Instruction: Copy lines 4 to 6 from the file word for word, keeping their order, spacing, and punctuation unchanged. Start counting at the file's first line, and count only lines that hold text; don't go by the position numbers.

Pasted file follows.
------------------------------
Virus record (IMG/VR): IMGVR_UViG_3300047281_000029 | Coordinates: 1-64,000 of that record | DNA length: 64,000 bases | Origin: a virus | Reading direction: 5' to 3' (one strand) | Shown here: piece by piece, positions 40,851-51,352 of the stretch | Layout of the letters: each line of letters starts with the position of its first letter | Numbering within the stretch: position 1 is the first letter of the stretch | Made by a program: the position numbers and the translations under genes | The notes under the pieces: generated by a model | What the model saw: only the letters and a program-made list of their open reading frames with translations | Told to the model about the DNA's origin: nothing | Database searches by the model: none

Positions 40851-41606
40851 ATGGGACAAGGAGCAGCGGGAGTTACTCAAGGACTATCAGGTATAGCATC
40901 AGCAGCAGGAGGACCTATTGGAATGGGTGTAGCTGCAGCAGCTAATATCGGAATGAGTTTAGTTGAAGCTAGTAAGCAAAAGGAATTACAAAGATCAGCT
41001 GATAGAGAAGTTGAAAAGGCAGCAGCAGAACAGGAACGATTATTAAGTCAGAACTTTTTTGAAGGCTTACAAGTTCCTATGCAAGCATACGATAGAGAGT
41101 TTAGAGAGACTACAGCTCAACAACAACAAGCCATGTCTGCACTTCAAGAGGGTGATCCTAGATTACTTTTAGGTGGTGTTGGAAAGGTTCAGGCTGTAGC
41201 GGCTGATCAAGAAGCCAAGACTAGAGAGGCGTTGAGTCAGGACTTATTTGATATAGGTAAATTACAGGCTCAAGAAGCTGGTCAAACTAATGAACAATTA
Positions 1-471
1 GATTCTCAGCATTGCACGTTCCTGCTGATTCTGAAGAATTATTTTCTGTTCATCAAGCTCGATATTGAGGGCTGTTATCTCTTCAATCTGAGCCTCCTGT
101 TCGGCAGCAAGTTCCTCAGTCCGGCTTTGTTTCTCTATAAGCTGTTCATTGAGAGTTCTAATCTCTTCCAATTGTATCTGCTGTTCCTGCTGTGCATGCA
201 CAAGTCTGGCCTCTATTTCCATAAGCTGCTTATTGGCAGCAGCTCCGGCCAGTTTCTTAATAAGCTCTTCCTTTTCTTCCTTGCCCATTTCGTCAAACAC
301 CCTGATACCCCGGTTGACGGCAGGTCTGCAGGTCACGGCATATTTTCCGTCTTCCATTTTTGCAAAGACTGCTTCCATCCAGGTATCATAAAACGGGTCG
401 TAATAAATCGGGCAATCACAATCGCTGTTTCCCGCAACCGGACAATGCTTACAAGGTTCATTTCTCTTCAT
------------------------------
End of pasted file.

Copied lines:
40901 AGCAGCAGGAGGACCTATTGGAATGGGTGTAGCTGCAGCAGCTAATATCGGAATGAGTTTAGTTGAAGCTAGTAAGCAAAAGGAATTACAAAGATCAGCT
41001 GATAGAGAAGTTGAAAAGGCAGCAGCAGAACAGGAACGATTATTAAGTCAGAACTTTTTTGAAGGCTTACAAGTTCCTATGCAAGCATACGATAGAGAGT
41101 TTAGAGAGACTACAGCTCAACAACAACAAGCCATGTCTGCACTTCAAGAGGGTGATCCTAGATTACTTTTAGGTGGTGTTGGAAAGGTTCAGGCTGTAGC